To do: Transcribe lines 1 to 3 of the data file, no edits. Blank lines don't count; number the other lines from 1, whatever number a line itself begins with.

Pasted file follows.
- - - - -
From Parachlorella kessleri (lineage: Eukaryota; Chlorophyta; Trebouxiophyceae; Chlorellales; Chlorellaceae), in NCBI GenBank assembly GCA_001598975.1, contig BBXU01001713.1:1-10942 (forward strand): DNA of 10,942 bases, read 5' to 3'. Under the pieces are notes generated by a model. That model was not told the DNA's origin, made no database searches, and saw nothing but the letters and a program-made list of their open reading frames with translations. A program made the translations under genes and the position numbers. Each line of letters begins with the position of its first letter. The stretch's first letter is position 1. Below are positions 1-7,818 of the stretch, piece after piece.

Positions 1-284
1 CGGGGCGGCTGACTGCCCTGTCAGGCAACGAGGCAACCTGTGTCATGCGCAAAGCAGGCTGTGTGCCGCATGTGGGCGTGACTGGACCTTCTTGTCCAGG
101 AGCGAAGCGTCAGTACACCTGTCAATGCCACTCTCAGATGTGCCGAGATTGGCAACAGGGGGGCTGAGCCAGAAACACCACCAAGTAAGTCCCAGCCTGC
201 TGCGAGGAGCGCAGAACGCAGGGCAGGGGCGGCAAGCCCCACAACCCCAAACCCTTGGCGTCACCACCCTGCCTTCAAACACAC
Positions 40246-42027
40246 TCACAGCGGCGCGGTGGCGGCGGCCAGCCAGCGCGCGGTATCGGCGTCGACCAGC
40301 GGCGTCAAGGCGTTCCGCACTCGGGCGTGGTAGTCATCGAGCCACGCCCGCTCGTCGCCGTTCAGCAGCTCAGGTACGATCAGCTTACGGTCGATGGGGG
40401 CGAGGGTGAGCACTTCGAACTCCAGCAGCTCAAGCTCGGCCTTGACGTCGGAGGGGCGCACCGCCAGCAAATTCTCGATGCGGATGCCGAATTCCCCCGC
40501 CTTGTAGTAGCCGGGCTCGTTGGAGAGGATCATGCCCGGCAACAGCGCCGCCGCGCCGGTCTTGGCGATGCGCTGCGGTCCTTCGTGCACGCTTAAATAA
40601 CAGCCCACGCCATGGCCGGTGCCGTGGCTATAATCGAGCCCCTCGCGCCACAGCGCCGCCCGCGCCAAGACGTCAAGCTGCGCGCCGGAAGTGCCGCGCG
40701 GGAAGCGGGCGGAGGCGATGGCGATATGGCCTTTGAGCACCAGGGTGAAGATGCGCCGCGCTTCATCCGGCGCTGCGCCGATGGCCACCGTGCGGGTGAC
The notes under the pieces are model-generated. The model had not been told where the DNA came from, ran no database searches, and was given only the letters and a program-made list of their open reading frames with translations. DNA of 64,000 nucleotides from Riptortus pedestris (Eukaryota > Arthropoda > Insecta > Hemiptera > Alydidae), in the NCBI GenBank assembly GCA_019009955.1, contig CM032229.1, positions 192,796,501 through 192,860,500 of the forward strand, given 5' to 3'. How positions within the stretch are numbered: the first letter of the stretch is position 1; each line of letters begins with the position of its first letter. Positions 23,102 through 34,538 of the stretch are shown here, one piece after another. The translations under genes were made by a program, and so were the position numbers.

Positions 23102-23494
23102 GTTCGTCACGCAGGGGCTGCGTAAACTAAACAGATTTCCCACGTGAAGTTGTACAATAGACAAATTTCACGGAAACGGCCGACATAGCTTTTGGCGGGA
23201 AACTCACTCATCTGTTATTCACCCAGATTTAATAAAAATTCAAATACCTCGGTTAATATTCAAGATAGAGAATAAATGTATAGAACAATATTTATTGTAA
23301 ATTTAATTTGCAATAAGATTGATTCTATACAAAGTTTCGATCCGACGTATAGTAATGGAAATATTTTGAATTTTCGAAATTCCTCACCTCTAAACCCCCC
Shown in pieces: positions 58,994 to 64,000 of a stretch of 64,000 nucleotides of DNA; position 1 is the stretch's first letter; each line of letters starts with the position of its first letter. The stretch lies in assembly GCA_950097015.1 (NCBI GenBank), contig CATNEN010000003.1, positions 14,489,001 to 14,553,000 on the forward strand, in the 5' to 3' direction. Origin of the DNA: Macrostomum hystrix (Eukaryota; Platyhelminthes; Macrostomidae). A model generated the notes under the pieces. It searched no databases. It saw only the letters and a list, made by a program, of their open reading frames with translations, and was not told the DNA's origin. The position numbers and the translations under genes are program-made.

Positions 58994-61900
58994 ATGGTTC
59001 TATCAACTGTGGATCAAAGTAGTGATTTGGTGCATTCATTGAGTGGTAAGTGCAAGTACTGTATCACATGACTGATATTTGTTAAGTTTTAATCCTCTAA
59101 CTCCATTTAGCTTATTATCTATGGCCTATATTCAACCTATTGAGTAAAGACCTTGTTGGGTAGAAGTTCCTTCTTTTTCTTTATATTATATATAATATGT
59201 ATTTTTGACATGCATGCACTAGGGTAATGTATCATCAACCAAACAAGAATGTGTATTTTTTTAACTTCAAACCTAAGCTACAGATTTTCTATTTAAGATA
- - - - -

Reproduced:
From Parachlorella kessleri (lineage: Eukaryota; Chlorophyta; Trebouxiophyceae; Chlorellales; Chlorellaceae), in NCBI GenBank assembly GCA_001598975.1, contig BBXU01001713.1:1-10942 (forward strand): DNA of 10,942 bases, read 5' to 3'. Under the pieces are notes generated by a model. That model was not told the DNA's origin, made no database searches, and saw nothing but the letters and a program-made list of their open reading frames with translations. A program made the translations under genes and the position numbers. Each line of letters begins with the position of its first letter. The stretch's first letter is position 1. Below are positions 1-7,818 of the stretch, piece after piece.

Positions 1-284
1 CGGGGCGGCTGACTGCCCTGTCAGGCAACGAGGCAACCTGTGTCATGCGCAAAGCAGGCTGTGTGCCGCATGTGGGCGTGACTGGACCTTCTTGTCCAGG